He was an even one hundred and thirty-eight.

"At this rate, he'll starve to death," said the doctor, who opened his little black bag and proceeded to give Ollie a thorough examination.

Ollie was very unhappy about it because it interfered with his eating, and he felt more hungry than ever. But they promised to feed him afterward and, more or less unwillingly, he submitted.

"Bad teeth, enlarged heart, lesion on each lung, flat feet, hernia, displaced vertebrae—you name it and he has it," said the doctor. "Where the devil did he come from?"

Ollie was working on an order of roast beef and was too busy to reply.

Somebody said, "He's a rag-picker. I've seen him around."

"When did he start this eating spree?"

With stuffed mouth, Ollie mumbled, "Today."

"Today, eh? What happened today that makes you able to eat so much?"

"I just feel hungry."

"I can see that. Look, how about going over to the hospital so we can really examine you?"

"No, sir," said Ollie. "You ain't pokin' no needles into me."

"No needles," agreed the doctor hastily. If there was no other way to get blood samples, they could always drug him with morphine and he'd never know what had happened. "We'll just look at you. And we'll feed you all you can eat."

"All I can eat? It's a deal!"

The humor was crude, but it put the point across—the photographer assigned to the contest had snapped a picture of Ollie in the middle of gulping two eggs. One was traveling down his gullet, causing a lump in his throat, and the other was being stuffed into his mouth at the same time. The caption writer had entitled the shot: the man who broke the icebox at monte's, and the column alongside was headed, Eats Three Hundred and Forty-three Eggs. "I'm Hungry!" He Says.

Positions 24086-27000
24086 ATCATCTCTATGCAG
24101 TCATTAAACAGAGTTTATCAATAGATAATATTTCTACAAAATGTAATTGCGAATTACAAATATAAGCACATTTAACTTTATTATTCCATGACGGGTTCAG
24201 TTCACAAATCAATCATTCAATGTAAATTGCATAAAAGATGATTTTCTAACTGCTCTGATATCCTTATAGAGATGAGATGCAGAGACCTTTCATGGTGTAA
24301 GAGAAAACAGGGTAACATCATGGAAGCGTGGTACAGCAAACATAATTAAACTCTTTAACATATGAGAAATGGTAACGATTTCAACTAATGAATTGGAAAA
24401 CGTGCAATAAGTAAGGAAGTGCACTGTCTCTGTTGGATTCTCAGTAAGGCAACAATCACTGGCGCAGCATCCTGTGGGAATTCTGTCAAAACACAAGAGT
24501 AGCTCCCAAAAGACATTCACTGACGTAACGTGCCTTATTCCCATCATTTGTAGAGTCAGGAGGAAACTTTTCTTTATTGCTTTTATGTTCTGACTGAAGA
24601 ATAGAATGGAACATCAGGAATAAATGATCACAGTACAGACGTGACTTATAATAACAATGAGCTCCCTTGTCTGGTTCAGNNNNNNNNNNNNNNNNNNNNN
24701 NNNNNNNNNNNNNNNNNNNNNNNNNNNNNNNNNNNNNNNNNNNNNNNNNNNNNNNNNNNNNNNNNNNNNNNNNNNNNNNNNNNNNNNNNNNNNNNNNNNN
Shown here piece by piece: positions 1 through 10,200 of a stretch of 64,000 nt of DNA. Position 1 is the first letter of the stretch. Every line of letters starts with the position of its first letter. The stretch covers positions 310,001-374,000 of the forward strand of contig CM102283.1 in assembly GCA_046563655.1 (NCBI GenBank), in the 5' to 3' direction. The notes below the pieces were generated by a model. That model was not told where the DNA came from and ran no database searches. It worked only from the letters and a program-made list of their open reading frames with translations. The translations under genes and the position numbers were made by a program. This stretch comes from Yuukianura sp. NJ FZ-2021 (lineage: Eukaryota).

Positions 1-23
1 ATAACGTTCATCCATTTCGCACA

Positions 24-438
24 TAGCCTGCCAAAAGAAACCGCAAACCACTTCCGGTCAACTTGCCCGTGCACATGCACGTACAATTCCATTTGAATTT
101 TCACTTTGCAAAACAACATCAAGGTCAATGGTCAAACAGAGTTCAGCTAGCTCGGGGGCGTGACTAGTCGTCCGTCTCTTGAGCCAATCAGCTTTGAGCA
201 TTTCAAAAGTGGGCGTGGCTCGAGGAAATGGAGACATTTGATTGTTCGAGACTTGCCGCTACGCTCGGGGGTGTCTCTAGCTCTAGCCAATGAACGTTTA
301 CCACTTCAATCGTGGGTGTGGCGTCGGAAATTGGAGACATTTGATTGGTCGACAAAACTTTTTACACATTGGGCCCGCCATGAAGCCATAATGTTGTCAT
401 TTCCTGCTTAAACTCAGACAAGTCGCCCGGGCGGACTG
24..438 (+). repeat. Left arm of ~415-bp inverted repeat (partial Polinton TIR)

Zolto put the paper down. "This is the one," he said to his wife. "There can be no doubt that this person has found it."

"I knew it was no longer in the alley," said Pojim. Ordinarily a comely female, she was now deep in thought, and succeeded in looking beautiful and pensive at the same time. "How are we to get it back without exciting unwelcome attention?"

"Frankly," said Zolto, "I don't know. But we'd better think of a way. He must have mistaken it for a nut and swallowed it. Undoubtedly the hospital attendants will take X-rays of him and discover it."

"They won't know what it is."

"They will operate to remove it, and then they will find out."

Pojim nodded. "What I don't understand," she said, "is why it had this effect. When we lost it, it was locked."

"He must have opened it by accident. Some of these creatures, I have noticed, have a habit of trying to crack nuts with their teeth. He must have bitten on the proper switch."

"The one for inanimate matter? I think, Zolto, that you're right. The stomach contents are collapsed and passed into our universe through the transfer. But the stomach itself, being part of a living creature, cannot pass through the same switch. And the poor creature continually loses weight because of metabolism. Especially, of course, when he eats."

"Poor creature, you call him? You're too soft-hearted, Pojim. What do you think we'll be if we don't get the transfer back?"

He hunched up his shoulders and laughed.